TRADITION: Bombers' Joe Daniher.
TRADITION: Bombers' Joe Daniher. HAMISH BLAIR

ANZAC Day footy is played like a final

Aussie Rules: Anzac Day was upon us again (yesterday) and for me it is the most emotional and revered time of the year.

Firstly, it is a day to commemorate our fallen soldiers, our men and women who courageously served our country, it is a day of respect and a day to pay homage to these great Australians.

In my mind they are the true heroes, the true legends of yesterday and the true champions of today.

I've been attending dawn services since I was very young and no matter where in the country I am I always find my way to the war memorial at the crack of dawn, then continue on to the local RSL for a chat and a cold beer with the diggers, followed up by a game of two up and of course a game of footy.

It is a great Australian tradition that I don't take lightly and looking back on previous Anzac Day moments it has produced some of my fondest memories.

From Darwin, Adelaide River, Cairns, Melbourne, Albury and now Gympie every one of those mornings was a special occasion that I will always remember and cherish.

From the people, the stories, the bond and the tears of triumph and loss, it epitomises the character and culture that Australia stands for.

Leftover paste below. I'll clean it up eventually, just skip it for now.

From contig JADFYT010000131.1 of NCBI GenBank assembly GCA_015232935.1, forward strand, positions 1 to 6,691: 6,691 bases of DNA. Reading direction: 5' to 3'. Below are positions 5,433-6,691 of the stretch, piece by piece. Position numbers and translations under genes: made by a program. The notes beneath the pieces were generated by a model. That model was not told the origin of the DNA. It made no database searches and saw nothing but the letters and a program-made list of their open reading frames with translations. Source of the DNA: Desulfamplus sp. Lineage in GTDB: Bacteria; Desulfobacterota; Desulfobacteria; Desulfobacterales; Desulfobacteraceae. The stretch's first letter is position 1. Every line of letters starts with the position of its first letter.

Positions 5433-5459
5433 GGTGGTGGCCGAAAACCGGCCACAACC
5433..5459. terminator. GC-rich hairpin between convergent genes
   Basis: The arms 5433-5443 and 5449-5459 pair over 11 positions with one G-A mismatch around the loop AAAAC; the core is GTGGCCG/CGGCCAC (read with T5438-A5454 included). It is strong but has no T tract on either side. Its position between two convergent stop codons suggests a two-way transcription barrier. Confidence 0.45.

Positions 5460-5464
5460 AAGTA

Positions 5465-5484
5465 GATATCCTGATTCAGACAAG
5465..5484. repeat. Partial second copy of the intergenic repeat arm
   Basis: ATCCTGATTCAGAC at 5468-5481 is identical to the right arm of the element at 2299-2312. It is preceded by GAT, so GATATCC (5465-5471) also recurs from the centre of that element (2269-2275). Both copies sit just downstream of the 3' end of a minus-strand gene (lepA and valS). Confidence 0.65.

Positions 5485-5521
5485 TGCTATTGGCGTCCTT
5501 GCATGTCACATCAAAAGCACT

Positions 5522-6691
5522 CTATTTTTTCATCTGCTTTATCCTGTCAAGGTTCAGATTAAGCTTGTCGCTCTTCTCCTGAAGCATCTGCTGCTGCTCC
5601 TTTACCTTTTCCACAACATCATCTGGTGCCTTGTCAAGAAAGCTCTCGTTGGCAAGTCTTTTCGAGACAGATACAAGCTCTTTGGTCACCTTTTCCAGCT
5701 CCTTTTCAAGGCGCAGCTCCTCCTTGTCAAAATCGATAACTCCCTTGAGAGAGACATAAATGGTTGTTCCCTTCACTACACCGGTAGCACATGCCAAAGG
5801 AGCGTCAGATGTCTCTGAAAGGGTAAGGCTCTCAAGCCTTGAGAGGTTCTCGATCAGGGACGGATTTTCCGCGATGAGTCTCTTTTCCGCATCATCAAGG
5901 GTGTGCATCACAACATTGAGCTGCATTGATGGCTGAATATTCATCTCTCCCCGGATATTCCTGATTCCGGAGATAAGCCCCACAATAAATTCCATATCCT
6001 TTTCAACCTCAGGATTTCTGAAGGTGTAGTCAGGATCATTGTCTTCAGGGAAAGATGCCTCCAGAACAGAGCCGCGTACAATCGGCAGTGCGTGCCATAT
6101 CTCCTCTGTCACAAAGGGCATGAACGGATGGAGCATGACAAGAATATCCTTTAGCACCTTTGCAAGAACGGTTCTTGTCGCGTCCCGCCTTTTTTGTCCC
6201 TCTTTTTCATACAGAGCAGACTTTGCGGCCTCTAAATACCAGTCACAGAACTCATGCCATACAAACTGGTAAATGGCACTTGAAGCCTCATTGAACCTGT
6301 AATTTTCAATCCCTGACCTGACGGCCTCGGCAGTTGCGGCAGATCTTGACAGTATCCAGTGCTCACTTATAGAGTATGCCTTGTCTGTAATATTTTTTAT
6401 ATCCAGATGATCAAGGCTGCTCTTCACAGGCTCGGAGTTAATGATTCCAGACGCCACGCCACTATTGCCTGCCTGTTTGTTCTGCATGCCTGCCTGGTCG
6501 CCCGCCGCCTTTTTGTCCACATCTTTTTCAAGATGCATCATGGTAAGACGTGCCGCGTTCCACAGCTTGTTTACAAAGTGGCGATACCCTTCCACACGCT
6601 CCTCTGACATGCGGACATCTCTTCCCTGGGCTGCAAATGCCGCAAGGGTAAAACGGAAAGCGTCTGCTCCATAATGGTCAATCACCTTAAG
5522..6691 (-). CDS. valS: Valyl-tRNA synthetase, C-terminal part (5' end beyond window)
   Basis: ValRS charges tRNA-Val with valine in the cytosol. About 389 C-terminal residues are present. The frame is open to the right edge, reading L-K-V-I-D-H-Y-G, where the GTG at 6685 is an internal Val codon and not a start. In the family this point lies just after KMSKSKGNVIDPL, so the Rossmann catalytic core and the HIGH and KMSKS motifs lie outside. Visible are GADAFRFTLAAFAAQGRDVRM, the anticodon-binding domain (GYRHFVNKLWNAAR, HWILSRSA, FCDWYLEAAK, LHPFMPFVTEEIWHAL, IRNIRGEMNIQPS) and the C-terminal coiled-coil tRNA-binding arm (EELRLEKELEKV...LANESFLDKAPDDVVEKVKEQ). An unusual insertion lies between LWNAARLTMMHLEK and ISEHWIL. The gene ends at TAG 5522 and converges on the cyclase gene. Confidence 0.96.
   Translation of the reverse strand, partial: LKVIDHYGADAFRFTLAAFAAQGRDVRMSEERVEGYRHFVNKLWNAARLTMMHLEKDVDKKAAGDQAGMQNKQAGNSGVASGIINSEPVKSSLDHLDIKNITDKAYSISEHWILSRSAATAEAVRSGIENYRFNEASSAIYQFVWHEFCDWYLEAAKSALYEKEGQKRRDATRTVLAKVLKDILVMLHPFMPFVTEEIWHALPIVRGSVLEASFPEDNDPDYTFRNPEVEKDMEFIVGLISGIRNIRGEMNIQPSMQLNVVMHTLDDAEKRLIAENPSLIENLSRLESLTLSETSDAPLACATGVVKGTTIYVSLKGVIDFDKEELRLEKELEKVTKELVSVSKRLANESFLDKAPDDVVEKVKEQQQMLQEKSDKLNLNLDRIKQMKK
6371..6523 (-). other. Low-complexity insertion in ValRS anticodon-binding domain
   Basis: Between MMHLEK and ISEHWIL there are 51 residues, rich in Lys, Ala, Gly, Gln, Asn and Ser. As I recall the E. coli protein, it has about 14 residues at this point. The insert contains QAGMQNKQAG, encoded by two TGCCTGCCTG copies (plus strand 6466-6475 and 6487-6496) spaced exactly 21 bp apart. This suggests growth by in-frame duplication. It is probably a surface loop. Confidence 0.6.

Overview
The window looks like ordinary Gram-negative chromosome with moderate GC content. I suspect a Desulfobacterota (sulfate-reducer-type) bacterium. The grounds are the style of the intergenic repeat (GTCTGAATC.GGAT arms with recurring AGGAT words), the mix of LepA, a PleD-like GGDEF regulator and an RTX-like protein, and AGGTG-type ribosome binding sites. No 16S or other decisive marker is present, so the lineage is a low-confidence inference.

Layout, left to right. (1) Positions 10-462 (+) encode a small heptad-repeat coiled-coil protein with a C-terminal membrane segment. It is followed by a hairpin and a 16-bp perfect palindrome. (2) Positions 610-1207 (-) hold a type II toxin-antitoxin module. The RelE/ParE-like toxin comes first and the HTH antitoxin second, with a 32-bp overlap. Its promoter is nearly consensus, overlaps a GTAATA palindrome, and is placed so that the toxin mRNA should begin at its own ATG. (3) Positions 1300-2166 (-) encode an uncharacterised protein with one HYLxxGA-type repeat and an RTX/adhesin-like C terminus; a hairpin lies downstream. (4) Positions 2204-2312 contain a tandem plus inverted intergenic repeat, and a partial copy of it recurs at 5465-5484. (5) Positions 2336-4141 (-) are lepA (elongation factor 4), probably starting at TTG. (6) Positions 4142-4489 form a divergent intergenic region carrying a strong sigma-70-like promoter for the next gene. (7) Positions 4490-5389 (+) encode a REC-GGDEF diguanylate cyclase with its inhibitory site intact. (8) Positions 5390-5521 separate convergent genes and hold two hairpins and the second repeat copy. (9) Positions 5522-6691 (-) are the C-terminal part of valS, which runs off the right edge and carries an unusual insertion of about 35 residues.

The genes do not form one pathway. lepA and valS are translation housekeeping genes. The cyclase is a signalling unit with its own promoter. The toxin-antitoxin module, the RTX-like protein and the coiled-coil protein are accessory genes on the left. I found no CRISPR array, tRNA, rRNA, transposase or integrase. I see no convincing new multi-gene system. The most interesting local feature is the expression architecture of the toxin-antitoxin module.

On a sporting level, the Collingwood and Essendon game is played like a final, the emotion, the intensity and the atmosphere is electric.

The goose bumps on the back of your neck are an absolute given and it starts with the Last Post.

It all started with a vision from one of the game's greatest ambassadors and coaches, Kevin Sheedy.

Sheedy's name will always be synonymous with Australian Rules Football and with the help of the then Victorian Returned and Services League president, the late Bruce Ruxton the Bombers and Magpies Anzac match was born.

The first modern Anzac Day clash was played between Collingwood and Essendon on Tuesday, April 25, 1995 at the MCG.

Soon after the Anzac Day march in the city, patrons flocked to the ground.

Crowds outside the MCG were so substantial at 12.30pm, that then Collingwood coach Leigh Matthews thought the gates to the ground must have been still locked.

An additional 20,000 people had to be dispersed by mounted police, while they attempted to gain admission into the stadium.

Thousands of these supporters descended on nearby Fitzroy Gardens, where they listened to the game on radio.

A total of 94,825 people attended that game in '95, roars from the crowd could be heard a kilometre away and it still remains one of the biggest crowds in AFL/VFL history.

That's the passion and spirit of the occasion, every Australian understands the sacrifice, endurance, mateship and courage of the diggers and service people of years gone and that will never be forgotten.

Anzac footy is our way of showing respect to the day and to the history of our great country, long live the Anzac spirit.

Lest we forget.